929021952   39294976      4  GPT part - EBD0A0A2-B9E5-4433-87C0-68B6B72699C7
  968316928       2048
  968318976    8388608      5  GPT part - 0657FD6D-A4AB-43C4-84E5-0933C84B4F4F
  976707584      65551
  976773135         32         Sec GPT table
  976773167          1         Sec GPT header
  • I'm not the right guy to answer, but curious, what did you originally use to create the Linux partitions? Did you make a Linux partition in Disk Utility originally and then you formatted and split that partition using Linux? – kal-al May 27 '16 at 6:55
  • I think I made a partition in disk utility and then split that during the install process, I'm not quite sure. Maybe I made both beforehand. – oarfish May 27 '16 at 6:56
  • Edit your post and add the output from the commands sudo gpt -r show /dev/disk1 and sudo fdisk /dev/disk1. – David Anderson May 27 '16 at 7:06
  • @DavidAnderson Yes, sir. – oarfish May 27 '16 at 7:10
4

You have to edit the partition table and modify the type of disk1s2 (and correct the type of disk1s3) to get your main data partition back and make Boot OS X invisible:

  1. Log-in as admin
  2. Open Terminal and enter

    sudo gpt -r show /dev/disk1
    

    to get an overview

  3. Unmount disk1:

    diskutil umountDisk /dev/disk1
    
  4. Remove partition 2 and 3:

    sudo gpt remove -i 3 /dev/disk1
    diskutil umountDisk /dev/disk1
    sudo gpt remove -i 2 /dev/disk1
    
  5. Re-add the partition 2 and 3

    diskutil umountDisk /dev/disk1
    sudo gpt add -b 928144008 -i 3 -s 262144 -t 426F6F74-0000-11AA-AA11-00306543ECAC /dev/disk1
    diskutil umountDisk /dev/disk1
    sudo gpt add -b 409640 -i 2 -s 927734368 -t 53746F72-6167-11AA-AA11-00306543ECAC /dev/disk1
    

The correct partition type of a Boot OS X partition is 426F6F74-0000-11AA-AA11-00306543ECAC (like a Recovery HD partition) and 53746F72-6167-11AA-AA11-00306543ECAC for a CoreStorage partition.


Update: gpt behaves strange because the partition table contains an MBR instead of an PMBR - the MBR has to be replaced by a PMBR:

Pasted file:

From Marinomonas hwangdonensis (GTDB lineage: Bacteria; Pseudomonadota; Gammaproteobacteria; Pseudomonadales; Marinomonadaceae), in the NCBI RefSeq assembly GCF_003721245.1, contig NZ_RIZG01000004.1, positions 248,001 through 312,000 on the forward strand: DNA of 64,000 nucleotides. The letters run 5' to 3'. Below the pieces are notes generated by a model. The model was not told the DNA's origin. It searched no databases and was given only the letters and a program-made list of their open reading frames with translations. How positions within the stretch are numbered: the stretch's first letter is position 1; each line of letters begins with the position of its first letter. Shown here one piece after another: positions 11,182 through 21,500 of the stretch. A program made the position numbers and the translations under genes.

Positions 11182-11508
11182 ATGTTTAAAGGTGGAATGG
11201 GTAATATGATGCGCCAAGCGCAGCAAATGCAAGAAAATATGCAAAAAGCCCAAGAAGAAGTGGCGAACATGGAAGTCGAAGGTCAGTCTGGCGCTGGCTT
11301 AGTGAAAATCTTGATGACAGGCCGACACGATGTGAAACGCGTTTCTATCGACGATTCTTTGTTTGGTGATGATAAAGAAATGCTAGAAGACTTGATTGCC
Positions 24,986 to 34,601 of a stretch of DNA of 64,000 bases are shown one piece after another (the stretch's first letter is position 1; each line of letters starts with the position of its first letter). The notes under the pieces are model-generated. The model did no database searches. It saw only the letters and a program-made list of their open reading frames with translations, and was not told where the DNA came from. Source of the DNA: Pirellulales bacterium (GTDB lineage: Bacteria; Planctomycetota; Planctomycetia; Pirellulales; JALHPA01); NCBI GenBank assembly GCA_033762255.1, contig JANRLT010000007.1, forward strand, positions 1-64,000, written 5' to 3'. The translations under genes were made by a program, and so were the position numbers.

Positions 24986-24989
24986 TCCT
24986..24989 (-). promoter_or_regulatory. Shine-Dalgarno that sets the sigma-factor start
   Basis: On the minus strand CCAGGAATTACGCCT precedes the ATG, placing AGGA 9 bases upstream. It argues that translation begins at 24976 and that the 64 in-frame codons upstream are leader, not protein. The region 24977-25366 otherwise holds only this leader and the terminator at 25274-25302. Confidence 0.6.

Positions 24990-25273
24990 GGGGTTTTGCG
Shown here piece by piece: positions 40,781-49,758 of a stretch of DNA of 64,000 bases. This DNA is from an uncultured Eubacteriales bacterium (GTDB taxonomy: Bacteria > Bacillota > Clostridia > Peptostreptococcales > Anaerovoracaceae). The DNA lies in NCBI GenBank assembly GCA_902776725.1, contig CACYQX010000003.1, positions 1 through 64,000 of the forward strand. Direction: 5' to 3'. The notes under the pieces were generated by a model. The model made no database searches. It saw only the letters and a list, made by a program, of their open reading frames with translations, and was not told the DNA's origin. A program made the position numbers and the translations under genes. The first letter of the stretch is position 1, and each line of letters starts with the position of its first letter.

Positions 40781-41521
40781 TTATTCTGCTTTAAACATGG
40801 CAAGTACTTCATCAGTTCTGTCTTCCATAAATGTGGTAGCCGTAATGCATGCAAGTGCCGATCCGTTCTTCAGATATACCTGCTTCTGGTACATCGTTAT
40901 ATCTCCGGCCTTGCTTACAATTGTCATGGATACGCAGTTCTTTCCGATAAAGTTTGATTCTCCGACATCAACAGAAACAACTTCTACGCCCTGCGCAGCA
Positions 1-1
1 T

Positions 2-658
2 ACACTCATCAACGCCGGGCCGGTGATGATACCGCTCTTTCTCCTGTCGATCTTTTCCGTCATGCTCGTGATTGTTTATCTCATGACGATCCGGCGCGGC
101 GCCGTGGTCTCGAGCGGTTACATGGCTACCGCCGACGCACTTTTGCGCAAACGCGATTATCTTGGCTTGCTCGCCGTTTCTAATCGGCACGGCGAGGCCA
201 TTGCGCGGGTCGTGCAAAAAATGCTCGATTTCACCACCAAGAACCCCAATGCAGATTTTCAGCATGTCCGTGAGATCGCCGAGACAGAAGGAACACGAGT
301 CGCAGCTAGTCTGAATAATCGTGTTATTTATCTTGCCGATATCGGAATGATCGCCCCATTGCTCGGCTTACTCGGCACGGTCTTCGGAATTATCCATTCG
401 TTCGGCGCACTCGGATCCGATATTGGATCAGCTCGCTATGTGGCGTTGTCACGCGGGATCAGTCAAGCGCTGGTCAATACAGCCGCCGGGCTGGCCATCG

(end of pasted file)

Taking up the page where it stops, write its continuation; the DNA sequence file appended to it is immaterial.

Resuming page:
• Reboot your Mac
  • Open Terminal and enter

    sudo gpt -r show /dev/disk1
    

    to get an overview and all partition sizes/types

  • rebuilding the GUID partition table and destroying the bogus MBR

    diskutil umountDisk /dev/disk1
    sudo gpt destroy /dev/disk1
    diskutil umountDisk /dev/disk1
    sudo gpt create -f /dev/disk1
    sudo gpt add -b 40 -i 1 -s 409600 -t C12A7328-F81F-11D2-BA4B-00A0C93EC93B /dev/disk1
    sudo gpt add -b 409640 -i 2 -s 927734368 -t 53746F72-6167-11AA-AA11-00306543ECAC /dev/disk1       
    diskutil umountDisk /dev/disk2 
    diskutil umountDisk /dev/disk1
    sudo gpt add -b 928144008 -i 3 -s 262144 -t 426F6F74-0000-11AA-AA11-00306543ECAC /dev/disk1
    diskutil umountDisk /dev/disk2
    diskutil umountDisk /dev/disk1
    sudo gpt add -b 929021952 -i 4 -s 39294976 -t EBD0A0A2-B9E5-4433-87C0-68B6B72699C7 /dev/disk1
    diskutil umountDisk /dev/disk2
    diskutil umountDisk /dev/disk1
    sudo gpt add -b 968318976 -i 5 -s 8388608 -t 0657FD6D-A4AB-43C4-84E5-0933C84B4F4F /dev/disk1
    
  • What do these strings mean? 426F6F74-0000-11AA-AA11-00306543ECAC – oarfish May 27 '16 at 9:04
  • Does this take into account the fact that the partition is encrypted? – oarfish May 27 '16 at 9:07
  • But /dev/disk1s2 is the encrypted partition, maybe I'm misunderstanding something. But comparing the gpt output for /dev/disk0, my main drive with the OS, the partition has the same 53746F72-6167-11AA-AA11-00306543ECAC identifier, as you suggest. So I guess it's alright. – oarfish May 27 '16 at 9:13
  • Your first gpt add command yields gpt add: /dev/disk1: Suspicious MBR at sector 0 and gpt add: /dev/disk1: error: no space available on device – oarfish May 27 '16 at 9:18
  • @oarfish After removing partition 2 and 3 enter sudo gpt -r show /dev/disk1 and check if the two slices are really removed. You then may add the second partition first - usually the order (3/2 or 2/3) of adding partitions is irrelevant. – klanomath May 27 '16 at 9:30

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protected by Community Jun 11 '18 at 8:57